Vol. 4 Iss. 1 - January 2004

Non linearity in games

By wildcard <wildcard@hybd.net>

In recent years there has been a lot of talk and discussion, even arguments, over the issue of non linearity in games. But first, what does linear and non linear mean? Linear basically means that there is only one way to complete something and you need to do it usually in a specific order. Non linear on the other hand means there can be several ways of accomplishing tasks/goals and the game/task can be completed in several different ways.

The differences between linear and non linear boils down to freedom, non linear usually means the ability to play a game in your way/your style whilst linear gaming typically is more of a set story with little or no variation. This extra freedom to play a game in your own way has risen to non linear gaming being seen as the 'holy grail' of gaming. This is not necessarily a good thing and both forms definitely still have their place.

A true non linear game takes many, many more hours of development time and seriously looking at the way the game can be played. This is usually not something a developer wants to or is necessarily able to do. Are the extra long hours of development time, the other possibilities that are required, to make an object be able to combine with others so that a potential MacGyver can use it in any way? The short answer is not always! This is an extreme example and I'm not focusing on such extremes. I just want to give a few ideas on making a game more fun and appearing non linear to the player without the extra headache hours of development.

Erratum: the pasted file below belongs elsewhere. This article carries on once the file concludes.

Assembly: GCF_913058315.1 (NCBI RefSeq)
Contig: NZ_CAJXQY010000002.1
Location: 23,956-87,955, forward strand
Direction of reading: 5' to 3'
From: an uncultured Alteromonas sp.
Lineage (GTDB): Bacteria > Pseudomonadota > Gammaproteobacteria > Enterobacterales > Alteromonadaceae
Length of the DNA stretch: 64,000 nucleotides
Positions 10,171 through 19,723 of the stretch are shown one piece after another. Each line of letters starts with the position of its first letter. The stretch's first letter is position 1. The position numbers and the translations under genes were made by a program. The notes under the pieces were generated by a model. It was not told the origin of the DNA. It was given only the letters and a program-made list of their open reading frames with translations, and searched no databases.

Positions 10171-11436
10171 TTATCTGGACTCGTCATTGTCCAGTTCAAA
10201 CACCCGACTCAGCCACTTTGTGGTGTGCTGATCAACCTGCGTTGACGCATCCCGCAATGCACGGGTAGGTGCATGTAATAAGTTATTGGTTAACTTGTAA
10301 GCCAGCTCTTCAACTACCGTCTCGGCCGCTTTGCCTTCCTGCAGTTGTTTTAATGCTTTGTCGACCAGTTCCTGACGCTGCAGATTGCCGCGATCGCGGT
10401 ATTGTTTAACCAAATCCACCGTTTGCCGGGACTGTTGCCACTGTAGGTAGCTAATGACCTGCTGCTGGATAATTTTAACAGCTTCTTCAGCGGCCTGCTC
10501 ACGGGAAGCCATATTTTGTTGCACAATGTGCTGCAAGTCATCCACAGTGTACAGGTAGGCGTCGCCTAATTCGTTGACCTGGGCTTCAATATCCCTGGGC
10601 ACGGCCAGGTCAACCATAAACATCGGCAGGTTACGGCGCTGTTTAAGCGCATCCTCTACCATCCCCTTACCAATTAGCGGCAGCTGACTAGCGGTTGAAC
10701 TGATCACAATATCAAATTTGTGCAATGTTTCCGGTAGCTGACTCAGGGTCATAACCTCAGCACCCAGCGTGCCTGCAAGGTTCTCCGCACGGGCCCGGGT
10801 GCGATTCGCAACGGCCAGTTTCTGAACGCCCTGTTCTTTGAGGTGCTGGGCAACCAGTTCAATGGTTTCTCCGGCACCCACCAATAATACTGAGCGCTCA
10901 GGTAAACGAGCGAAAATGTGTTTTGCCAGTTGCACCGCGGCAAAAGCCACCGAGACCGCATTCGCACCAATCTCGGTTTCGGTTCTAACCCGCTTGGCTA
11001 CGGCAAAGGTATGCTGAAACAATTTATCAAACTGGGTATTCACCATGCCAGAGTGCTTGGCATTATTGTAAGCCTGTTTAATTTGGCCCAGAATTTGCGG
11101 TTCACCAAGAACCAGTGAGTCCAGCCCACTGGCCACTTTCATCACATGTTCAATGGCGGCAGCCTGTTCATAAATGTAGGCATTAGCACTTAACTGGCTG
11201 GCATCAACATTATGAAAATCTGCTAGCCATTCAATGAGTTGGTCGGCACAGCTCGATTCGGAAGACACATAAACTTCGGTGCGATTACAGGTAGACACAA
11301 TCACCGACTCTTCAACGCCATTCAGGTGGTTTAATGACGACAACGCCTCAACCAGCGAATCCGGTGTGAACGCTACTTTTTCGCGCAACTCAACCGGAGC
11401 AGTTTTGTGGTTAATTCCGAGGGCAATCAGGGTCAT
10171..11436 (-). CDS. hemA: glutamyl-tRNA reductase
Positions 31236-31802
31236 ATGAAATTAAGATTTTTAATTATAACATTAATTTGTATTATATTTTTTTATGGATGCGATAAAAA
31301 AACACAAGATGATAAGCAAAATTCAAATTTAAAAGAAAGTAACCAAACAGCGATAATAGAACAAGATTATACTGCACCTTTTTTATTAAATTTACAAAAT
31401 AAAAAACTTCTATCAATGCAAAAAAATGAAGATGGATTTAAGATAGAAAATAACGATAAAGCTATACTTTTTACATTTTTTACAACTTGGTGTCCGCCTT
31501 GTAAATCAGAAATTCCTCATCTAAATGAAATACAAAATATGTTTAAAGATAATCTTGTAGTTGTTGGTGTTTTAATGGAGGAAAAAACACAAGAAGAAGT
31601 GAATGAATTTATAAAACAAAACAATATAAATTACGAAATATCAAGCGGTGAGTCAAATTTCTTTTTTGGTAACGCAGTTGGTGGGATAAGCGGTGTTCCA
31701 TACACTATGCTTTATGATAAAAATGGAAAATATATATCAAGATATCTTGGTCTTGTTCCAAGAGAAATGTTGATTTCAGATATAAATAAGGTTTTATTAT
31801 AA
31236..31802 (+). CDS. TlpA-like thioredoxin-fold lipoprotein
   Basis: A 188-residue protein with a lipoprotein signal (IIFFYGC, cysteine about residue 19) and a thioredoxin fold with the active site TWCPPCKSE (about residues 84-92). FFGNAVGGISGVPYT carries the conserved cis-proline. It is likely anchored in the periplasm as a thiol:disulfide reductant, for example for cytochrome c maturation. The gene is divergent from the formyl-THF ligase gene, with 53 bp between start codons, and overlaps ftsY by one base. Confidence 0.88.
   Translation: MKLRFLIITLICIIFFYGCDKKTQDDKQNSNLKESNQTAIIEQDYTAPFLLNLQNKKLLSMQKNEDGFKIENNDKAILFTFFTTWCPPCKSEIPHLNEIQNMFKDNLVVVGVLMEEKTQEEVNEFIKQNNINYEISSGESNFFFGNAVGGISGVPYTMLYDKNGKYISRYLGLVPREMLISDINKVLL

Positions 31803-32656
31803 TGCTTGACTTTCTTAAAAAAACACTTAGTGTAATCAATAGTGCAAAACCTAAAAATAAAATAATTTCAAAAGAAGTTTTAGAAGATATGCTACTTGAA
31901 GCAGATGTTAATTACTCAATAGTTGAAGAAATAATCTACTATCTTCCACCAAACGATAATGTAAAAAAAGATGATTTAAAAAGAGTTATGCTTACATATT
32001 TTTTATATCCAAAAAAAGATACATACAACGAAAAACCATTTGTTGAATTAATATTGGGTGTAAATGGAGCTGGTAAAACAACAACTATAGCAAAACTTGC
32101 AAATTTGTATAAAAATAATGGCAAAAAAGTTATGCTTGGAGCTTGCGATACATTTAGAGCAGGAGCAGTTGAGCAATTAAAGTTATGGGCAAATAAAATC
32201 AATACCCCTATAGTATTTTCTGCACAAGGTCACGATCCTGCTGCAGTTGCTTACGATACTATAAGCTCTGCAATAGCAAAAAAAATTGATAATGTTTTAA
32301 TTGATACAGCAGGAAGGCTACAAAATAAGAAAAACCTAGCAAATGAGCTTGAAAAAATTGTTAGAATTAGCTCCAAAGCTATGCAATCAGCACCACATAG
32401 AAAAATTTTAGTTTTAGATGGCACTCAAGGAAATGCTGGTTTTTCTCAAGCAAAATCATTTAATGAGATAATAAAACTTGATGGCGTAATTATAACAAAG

Games like Deus Ex, whilst appearing non linear, are actually linear. Deus Ex is non linear in game play mechanics, i.e. you are able to accomplish things differently. The story of Deus Ex is only non linear in places and ultimately you have few choices story wise to make. The key to it appearing non linear whilst still being linear is in the subtle ways you are allowed to attack challenges from different angles and methods. For instance, you need to get into a building in several parts of the game but usually you have a choice, if you have enough knowledge you can hack the security pad and the doors open or if you have the right weapon you can just blow the door away; or even sometimes sneak in through a window or air vent. The way the game is constructed allowed the developers more freedom and ultimately more player freedom which made the game that much more enjoyable to play.

A similar type of freedom can be quite easy to implement in almost any game. If you are working on a platform game you can have several variations. If the player needs to get a key to unlock a door you can place a key behind some tough baddies and a spare key over a tricky jump. The player can decide to try make the jump or take on the baddies. In an adventure or role playing game you can use similar methods. If the player needs to get some materials you can have a shop sell them but for a high price or have the player walk a long distance and face some enemies and collect the material for free.

The idea is to be creative with what you already have. The above examples can be easily implemented into a developed engine. The above examples can also be further enhanced to make a game more replayable by rewarding the player in specific ways. For example a player who makes the big jump can be given a jetpack or an increase in speed/height of jump, whilst the player who takes on the more difficult enemies can be given stronger armour. These on their own can increase the fun factor but to maximise it you would need to design puzzles/tasks that utilities these special abilities. This ultimately requires more time but, if planned correctly, will make the game both more interesting and replayable.